As the Cornish Rex has a very fine fur, not suitable as an outdoor cat. Especially in winter, the cat, with its fine fur, cannot stay outside for long in cold weather. However, if the weather is good, you can let the cat out under supervision. A fenced garden or a secure balcony are ideal to satisfy the cat's urge to move. However, the cat prefers a warm and cozy place on the windowsill. If the cat stays indoors, a litter tray and scratching post are essential.

    How much activity does he need? "Cornish Rex"?

    The Cornish Rex is an active cat breed that loves to jump and needs a lot of exercise. Due to his great intelligence, these active cats need regular and meaningful exercise. They are always on the lookout for new challenges and quickly learn even the most difficult intelligence games.. With patience, you can also teach your smart four-legged friend little tricks, how to open doors. A great tree for cats to climb and jump, as well as a varied selection of toys make the child happy. gato Rex

    Health and nutrition

    Cornish Rex
    Two Cornish Rex female cats – Tomi Tapio K from Helsinki, Finland, CC BY 2.0, via Wikimedia Commonsv

    The Cornish Rex it is rather a hardy breed of cat, with little genetic predisposition to any particular disease.

    However, is particularly susceptible to certain conditions:

    • The umbilical hernia, a malformation that allows part of the intestines to pass through the abdominal wall. However, the last case registered in this breed was in 1997;
    • Congenital hypotrichosis, better known as “hereditary baldness”, which makes the coat much less dense than normal;
    • The patellar dislocation, a relatively common knee problem that can cause difficulty walking;
    • Hypertrophic cardiomyopathy, an enlargement of heart tissue that causes changes in its function.

    Another risk factor for the health of the Cornish Rex is the exposure to the sun, since its thin and sparse coat protects it little from the sun's rays. Therefore, special care must be taken to protect the cat from the sun in summer, for example, not allowing you to go outside during the day. In the case of white or very light colored cats, it may even help to put sunscreen on their ears to prevent burning.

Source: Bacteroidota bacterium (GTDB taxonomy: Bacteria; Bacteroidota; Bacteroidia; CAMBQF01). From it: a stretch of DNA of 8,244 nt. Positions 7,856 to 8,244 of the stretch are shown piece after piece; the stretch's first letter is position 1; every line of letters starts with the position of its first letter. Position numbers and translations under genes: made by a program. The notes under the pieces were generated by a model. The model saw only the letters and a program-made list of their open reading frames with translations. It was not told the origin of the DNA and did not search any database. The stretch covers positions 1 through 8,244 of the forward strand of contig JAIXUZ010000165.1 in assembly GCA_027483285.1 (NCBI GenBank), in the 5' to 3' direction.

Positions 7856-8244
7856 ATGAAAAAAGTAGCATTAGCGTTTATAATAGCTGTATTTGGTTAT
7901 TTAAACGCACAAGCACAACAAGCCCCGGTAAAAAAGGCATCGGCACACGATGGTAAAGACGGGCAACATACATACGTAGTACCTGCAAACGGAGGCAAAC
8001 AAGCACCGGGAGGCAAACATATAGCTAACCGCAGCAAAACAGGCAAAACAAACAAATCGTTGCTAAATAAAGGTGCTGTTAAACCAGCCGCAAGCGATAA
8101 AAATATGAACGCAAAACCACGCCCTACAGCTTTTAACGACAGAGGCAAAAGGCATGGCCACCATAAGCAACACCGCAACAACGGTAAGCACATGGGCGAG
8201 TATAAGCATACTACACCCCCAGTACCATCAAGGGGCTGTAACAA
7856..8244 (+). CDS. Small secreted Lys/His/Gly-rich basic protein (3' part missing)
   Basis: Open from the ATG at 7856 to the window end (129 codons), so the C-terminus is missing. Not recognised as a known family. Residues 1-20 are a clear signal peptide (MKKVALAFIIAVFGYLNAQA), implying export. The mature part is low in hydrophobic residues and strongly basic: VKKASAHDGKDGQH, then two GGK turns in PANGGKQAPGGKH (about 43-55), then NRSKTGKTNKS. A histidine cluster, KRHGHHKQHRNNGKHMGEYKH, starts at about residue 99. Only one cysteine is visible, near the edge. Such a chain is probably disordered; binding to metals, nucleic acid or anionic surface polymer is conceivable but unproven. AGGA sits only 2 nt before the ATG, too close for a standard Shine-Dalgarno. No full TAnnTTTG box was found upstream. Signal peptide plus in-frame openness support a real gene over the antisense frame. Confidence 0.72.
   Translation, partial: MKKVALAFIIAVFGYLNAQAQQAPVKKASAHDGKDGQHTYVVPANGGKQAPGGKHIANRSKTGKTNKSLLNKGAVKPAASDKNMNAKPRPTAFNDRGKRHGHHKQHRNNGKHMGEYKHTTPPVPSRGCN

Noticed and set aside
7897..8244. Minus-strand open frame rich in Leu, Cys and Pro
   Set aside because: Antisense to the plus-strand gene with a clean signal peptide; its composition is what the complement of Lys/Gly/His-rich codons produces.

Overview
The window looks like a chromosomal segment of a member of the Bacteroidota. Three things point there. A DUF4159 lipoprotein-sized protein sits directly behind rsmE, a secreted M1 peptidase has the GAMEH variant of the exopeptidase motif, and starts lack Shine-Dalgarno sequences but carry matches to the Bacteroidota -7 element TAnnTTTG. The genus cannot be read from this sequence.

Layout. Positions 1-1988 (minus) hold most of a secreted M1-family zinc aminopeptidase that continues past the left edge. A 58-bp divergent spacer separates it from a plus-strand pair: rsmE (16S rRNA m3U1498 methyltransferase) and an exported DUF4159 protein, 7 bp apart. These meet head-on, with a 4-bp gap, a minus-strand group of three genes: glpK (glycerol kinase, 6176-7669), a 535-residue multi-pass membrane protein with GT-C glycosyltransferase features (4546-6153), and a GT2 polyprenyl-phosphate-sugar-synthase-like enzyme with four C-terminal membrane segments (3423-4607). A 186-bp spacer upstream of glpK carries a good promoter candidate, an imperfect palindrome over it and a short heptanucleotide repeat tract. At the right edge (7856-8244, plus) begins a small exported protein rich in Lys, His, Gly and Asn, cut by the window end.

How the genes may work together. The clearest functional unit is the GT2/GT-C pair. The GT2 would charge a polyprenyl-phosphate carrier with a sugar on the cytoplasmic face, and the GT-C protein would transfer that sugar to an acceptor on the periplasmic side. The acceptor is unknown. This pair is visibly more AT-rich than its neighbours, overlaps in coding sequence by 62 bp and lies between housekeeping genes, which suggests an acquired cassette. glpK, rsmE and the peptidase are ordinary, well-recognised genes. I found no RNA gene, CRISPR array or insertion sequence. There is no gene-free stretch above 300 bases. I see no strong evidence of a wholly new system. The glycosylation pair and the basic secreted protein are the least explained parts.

In general, their fur does not protect them well from the elements, especially bad weather. No cat should be left outside in bad weather, but the Cornish Rex, despite his British origins, it is much less resistant to rain than most of its congeners.

    Life expectancy

    12 to 14 years

    Food

    The Cornish Rex not a fussy cat, and can be easily fed commercially produced cat food, either food or croquettes. However, to keep you healthy, the food must be of sufficient quality to provide all the necessary nutrients, and be adapted to their age and activity level.

    On the other hand, he also likes to help himself to his family's food, so you have to ensure that there are no leftovers.

    Being very active and capable of self-regulation, the risk of obesity is quite limited in this cat. Therefore, it is safe to leave food available at all times.

    For sale "Cornish Rex"

    Before getting a cat as special as him Cornish Rex, must also be well informed. How cats are quite unknown, there is probably no standardized breeding association and you will have to look for private breeders. At the time of buying, make sure that kittens do not have bald spots on their fur and that they look healthy all over their bodies. You also have to look at the parents.

    The average price of a Cornish Rex kitten is about 850 EUR. The price range is quite small, since the vast majority of individuals are offered between 800 and 1.000 EUR.

    Male kittens tend to be somewhat more expensive than female kittens.

    Videos "Cornish Rex"

    Five Cornish Rex Kittens Meet Some New Fluffy And Scaly Friends | Too Cute!
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    Colorpoint shorthair cat